Lift your head to check that your legs are not out too far to
any one side.
Bring your mind inside the hips and press them toward your knees.
Slowly rotate both hips with your mind and, contracting the
buttocks so that your inner thighs face the ceiling, eventrually bring the
knees all the way down (it will take months or years).
The left knee should be on the floor and the right knee should
be on the left inner ankle.
Note: While doing this the lumbar spine may lift, especially you are
stiffer, so pull the pit of your abdomen strongly to create an even greater
opening inside the hip joint as well as extension of the frontal lumbar spine.
If you can reach your thighs, hold and roll them externally,
pushing the thighs away from the hips into the knees.
(Eka Pada Supta Virasana - Reclining Hero Posture with one leg)
movement extends the hips, thereby stretching the hip flexors. The movement
of extension is very rarely done in the hip joint in an average person's life
which is why most people find this pose painful and difficult to do. It is
one of the more important actions in all of asana practice.
on your back with both knees bent.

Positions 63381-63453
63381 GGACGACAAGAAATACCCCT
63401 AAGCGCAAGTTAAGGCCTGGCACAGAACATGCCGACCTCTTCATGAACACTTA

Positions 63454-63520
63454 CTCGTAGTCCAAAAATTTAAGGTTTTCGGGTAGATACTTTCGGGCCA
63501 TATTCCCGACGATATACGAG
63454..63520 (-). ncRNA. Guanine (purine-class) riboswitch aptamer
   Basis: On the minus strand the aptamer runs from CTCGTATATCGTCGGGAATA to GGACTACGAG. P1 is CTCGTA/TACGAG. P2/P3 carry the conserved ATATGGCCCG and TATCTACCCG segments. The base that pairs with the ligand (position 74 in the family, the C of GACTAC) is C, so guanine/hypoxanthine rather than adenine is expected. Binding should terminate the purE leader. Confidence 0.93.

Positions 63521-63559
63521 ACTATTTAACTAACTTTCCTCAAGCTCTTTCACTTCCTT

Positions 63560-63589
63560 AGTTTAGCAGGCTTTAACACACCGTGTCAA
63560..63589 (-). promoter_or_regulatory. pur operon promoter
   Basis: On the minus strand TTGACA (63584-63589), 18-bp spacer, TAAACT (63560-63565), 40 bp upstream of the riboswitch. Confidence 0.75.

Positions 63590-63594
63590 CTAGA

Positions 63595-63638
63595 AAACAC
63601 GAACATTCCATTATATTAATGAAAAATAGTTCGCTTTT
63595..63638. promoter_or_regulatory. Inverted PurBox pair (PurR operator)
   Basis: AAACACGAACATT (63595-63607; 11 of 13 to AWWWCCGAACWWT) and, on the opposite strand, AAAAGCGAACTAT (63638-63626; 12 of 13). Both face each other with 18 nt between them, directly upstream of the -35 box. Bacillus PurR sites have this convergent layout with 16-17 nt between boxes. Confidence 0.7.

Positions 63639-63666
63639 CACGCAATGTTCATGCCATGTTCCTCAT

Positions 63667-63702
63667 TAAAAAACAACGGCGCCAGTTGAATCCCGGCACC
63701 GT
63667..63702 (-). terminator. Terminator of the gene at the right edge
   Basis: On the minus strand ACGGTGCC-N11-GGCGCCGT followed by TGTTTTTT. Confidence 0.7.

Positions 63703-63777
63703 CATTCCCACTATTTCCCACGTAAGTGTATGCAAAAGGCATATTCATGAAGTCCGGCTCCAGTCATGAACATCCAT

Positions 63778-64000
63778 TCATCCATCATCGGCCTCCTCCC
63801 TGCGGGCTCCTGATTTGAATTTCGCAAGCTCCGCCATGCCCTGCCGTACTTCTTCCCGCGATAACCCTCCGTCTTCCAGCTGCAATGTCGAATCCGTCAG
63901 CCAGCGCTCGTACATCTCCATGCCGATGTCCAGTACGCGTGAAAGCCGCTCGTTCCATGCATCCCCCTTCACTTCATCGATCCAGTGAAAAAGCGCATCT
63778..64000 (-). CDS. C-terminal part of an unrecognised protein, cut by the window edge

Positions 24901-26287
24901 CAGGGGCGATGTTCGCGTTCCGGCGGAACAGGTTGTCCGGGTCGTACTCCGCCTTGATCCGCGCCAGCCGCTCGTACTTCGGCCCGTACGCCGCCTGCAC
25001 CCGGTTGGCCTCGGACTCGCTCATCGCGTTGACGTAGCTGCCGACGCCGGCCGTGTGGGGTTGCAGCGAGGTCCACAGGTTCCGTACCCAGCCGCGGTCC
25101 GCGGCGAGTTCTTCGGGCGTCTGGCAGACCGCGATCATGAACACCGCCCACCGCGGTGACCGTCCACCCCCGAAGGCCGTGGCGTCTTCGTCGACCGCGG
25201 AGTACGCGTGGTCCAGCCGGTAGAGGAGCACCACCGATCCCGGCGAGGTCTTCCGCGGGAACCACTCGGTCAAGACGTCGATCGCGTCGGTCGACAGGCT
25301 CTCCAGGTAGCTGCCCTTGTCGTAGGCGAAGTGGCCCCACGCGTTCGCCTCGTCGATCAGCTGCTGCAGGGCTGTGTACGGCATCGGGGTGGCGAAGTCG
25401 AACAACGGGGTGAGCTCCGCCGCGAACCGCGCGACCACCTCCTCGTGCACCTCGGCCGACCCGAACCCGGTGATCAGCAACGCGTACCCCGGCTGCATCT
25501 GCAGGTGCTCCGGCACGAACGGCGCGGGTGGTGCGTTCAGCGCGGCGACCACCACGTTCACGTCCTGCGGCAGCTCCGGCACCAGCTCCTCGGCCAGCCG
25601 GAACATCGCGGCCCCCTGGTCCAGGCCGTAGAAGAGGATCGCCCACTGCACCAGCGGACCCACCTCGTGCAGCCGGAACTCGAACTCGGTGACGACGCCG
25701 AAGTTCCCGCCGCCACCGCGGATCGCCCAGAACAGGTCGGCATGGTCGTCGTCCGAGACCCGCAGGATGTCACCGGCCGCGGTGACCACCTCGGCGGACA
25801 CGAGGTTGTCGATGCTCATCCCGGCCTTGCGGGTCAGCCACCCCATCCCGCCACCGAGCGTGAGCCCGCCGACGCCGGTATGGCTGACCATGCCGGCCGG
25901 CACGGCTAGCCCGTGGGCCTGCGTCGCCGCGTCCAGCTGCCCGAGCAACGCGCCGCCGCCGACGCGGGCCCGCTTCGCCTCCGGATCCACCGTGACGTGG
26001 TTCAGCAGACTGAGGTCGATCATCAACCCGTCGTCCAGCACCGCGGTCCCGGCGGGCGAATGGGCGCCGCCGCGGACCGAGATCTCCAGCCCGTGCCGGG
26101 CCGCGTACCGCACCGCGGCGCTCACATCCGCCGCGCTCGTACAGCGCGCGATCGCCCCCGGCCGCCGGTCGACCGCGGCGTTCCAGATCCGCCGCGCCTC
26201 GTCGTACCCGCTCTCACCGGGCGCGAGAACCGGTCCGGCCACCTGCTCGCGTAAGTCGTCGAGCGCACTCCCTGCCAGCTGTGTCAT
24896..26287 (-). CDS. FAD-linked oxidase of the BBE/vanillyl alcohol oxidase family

together and on the floor.
lift the right pelvis and take the right leg into Virasana.
bring the right pelvis back down.
the right shinbone and right knee into the floor.
the exhalations, bring the right leg toward the left until the right knee
touches the left ankle.
your right hand on your right heel and press the right heel toward the right
bring your mind inside your right hip and slowly push your right thighbone
into the right knee while you pull the pit of the abdomen away from the knee
to stretch the fonrt of the right groin.
the inhalations, breathe into the upper lungs, pulling the sides o fht ribs
cage into the frontal armpits while imaging the frontal thigh muscles opening
figure shows the individual on their side. You can also perform modified camel posture.